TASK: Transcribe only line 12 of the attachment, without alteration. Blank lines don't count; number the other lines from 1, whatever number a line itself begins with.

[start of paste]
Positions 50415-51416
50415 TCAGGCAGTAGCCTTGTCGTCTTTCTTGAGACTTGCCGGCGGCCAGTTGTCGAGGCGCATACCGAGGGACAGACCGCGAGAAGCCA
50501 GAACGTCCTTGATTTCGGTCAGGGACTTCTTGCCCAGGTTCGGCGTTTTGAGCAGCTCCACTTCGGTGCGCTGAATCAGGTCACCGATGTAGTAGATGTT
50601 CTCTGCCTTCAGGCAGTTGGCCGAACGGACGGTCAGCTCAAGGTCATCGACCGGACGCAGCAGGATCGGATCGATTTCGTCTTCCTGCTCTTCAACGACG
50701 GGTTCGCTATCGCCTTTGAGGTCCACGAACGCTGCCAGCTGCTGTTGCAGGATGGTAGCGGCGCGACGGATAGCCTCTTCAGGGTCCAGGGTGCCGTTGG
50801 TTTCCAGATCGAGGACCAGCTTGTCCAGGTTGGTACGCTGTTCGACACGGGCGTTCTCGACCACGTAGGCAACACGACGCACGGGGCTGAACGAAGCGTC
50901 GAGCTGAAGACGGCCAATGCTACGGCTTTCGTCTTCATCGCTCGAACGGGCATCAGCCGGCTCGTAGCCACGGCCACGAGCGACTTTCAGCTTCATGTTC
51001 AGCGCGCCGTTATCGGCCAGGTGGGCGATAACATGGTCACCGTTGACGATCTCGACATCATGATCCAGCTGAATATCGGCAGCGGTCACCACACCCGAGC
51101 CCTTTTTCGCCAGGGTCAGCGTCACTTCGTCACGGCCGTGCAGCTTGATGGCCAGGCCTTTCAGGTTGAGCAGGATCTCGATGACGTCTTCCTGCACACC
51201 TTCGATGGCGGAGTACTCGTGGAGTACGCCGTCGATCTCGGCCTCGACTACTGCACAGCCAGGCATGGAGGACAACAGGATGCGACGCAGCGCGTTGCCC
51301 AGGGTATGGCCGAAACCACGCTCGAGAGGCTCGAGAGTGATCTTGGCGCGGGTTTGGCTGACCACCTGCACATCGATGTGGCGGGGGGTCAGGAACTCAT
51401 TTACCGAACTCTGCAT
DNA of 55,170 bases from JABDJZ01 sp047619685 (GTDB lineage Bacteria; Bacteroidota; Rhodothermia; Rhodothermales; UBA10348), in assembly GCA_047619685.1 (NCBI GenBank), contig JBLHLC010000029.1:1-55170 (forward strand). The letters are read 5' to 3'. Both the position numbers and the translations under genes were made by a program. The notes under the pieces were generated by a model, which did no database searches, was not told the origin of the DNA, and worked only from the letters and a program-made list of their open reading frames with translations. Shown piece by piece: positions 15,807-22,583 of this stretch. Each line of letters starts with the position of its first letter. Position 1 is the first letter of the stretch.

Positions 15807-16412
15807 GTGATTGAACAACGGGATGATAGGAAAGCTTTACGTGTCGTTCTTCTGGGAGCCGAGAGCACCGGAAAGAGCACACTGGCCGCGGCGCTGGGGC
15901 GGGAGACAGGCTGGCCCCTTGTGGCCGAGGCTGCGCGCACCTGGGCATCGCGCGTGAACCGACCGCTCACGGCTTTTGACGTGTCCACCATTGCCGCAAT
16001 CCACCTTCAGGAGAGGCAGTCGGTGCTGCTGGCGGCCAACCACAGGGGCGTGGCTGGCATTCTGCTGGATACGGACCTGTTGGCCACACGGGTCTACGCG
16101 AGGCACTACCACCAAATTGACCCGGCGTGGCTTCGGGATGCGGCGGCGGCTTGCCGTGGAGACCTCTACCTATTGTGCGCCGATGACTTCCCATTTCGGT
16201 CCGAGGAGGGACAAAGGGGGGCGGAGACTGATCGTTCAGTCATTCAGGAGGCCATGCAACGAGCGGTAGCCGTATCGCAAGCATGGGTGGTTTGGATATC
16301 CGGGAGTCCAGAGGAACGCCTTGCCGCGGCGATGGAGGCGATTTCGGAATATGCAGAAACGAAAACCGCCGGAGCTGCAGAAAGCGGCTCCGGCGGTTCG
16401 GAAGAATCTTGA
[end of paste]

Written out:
51401 TTACCGAACTCTGCAT